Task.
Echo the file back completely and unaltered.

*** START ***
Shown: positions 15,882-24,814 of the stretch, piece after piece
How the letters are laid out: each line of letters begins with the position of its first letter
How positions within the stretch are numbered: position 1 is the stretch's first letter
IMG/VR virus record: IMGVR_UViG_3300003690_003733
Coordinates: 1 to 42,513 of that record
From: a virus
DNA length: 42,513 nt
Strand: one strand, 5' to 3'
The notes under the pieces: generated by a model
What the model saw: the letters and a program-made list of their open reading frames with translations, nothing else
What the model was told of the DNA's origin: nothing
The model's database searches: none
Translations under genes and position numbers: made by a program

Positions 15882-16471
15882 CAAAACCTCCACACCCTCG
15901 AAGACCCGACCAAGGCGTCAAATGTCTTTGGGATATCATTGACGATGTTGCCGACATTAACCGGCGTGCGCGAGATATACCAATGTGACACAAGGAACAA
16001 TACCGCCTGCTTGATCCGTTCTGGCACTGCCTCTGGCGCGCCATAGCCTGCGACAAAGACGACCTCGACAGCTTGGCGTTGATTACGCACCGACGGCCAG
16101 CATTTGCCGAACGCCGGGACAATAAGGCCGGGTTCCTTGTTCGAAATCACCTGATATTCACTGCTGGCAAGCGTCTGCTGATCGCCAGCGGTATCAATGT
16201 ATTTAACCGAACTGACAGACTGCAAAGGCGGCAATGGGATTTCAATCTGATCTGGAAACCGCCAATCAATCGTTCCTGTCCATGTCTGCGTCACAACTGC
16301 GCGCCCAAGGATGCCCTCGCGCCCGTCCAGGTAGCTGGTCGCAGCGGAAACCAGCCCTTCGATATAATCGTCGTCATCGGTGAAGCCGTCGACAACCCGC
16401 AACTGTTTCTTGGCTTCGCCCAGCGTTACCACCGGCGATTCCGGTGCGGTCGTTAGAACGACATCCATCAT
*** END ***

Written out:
Shown: positions 15,882-24,814 of the stretch, piece after piece
How the letters are laid out: each line of letters begins with the position of its first letter
How positions within the stretch are numbered: position 1 is the stretch's first letter
IMG/VR virus record: IMGVR_UViG_3300003690_003733
Coordinates: 1 to 42,513 of that record
From: a virus
DNA length: 42,513 nt
Strand: one strand, 5' to 3'
The notes under the pieces: generated by a model
What the model saw: the letters and a program-made list of their open reading frames with translations, nothing else
What the model was told of the DNA's origin: nothing
The model's database searches: none
Translations under genes and position numbers: made by a program

Positions 15882-16471
15882 CAAAACCTCCACACCCTCG
15901 AAGACCCGACCAAGGCGTCAAATGTCTTTGGGATATCATTGACGATGTTGCCGACATTAACCGGCGTGCGCGAGATATACCAATGTGACACAAGGAACAA
16001 TACCGCCTGCTTGATCCGTTCTGGCACTGCCTCTGGCGCGCCATAGCCTGCGACAAAGACGACCTCGACAGCTTGGCGTTGATTACGCACCGACGGCCAG
16101 CATTTGCCGAACGCCGGGACAATAAGGCCGGGTTCCTTGTTCGAAATCACCTGATATTCACTGCTGGCAAGCGTCTGCTGATCGCCAGCGGTATCAATGT
16201 ATTTAACCGAACTGACAGACTGCAAAGGCGGCAATGGGATTTCAATCTGATCTGGAAACCGCCAATCAATCGTTCCTGTCCATGTCTGCGTCACAACTGC
16301 GCGCCCAAGGATGCCCTCGCGCCCGTCCAGGTAGCTGGTCGCAGCGGAAACCAGCCCTTCGATATAATCGTCGTCATCGGTGAAGCCGTCGACAACCCGC
16401 AACTGTTTCTTGGCTTCGCCCAGCGTTACCACCGGCGATTCCGGTGCGGTCGTTAGAACGACATCCATCAT